Therefore, receiving an injury to any of these locations can result in an indirect injury to the chest or thoracic wall, which could cause muscle spasms in the chest.
For football players and for those who are on a bodybuilding regime, chest muscle pain is a very common problem.
When it comes to bodybuilders or those who are strength training, the equipment that is used such as the dumbbell press, the bench press, and even push-ups can result in chest muscle pain.
Stress Fractures in the Chest
Typically, stress fractures are seen in athletes, due to the excess strain of their training or playing sports can cause stress on the ribs.
Repetitive, intense exercise of the upper body could cause stress fractures, which could lead to muscle spasms.
Rowers and golfers could even suffer from this condition. Though a stress fracture of the sternum is rare and is caused due to severe chest trauma, it could possibly result in the sudden contractions of muscles and can be life-threatening.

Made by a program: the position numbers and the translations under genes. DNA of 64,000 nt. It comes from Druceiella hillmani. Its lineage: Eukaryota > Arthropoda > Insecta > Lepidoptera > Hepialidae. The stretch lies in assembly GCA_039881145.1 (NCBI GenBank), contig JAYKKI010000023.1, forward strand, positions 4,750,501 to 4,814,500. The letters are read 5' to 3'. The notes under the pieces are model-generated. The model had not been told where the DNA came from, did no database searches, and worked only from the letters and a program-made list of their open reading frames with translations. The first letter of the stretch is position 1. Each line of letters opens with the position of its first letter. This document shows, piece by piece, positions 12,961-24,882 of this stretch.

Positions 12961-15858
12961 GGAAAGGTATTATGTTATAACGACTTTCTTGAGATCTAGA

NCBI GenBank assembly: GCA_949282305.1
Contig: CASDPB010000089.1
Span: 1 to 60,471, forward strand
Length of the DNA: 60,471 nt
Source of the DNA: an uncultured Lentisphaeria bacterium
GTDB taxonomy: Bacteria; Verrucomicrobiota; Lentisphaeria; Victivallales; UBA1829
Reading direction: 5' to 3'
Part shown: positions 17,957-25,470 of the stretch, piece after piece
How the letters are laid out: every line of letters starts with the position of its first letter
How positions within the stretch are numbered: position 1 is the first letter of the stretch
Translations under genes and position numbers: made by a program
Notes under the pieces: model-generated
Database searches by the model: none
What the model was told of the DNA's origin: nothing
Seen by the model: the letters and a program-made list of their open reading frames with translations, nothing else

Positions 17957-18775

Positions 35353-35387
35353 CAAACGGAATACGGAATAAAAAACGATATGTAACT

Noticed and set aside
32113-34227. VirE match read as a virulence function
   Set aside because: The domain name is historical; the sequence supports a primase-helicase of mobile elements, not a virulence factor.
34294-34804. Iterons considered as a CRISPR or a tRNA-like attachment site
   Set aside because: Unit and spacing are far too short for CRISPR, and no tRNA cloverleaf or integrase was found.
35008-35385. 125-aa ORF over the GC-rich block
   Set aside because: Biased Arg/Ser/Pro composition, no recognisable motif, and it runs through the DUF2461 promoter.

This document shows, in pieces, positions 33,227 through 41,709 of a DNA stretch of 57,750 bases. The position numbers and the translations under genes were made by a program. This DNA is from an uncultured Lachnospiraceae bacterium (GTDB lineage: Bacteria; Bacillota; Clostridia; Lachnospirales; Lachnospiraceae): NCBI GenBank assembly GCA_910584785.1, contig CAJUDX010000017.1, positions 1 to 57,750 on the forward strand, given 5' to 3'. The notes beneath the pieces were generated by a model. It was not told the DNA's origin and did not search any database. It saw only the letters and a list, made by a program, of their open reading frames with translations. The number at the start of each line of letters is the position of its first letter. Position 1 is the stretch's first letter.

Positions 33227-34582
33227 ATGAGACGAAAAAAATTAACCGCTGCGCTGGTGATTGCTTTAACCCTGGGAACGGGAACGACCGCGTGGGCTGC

Spasm of the Coronary Artery
The human heart is comprised of muscles that help the heart to pump in the oxygen that the body requires to properly function.
The oxygen and nutrients that are in the blood are pumped through the body by the heart and carried through the rest of the body in blood traveling through the coronary arteries.
The walls of the coronary artery actually have muscle fibers that are responsible for the relaxation and contraction of the coronary artery- which regulates the flow of blood to different areas of the heart.
Muscle spasms of the coronary artery are very uncommon and are typically experienced in the early hours of the morning when the body is resting.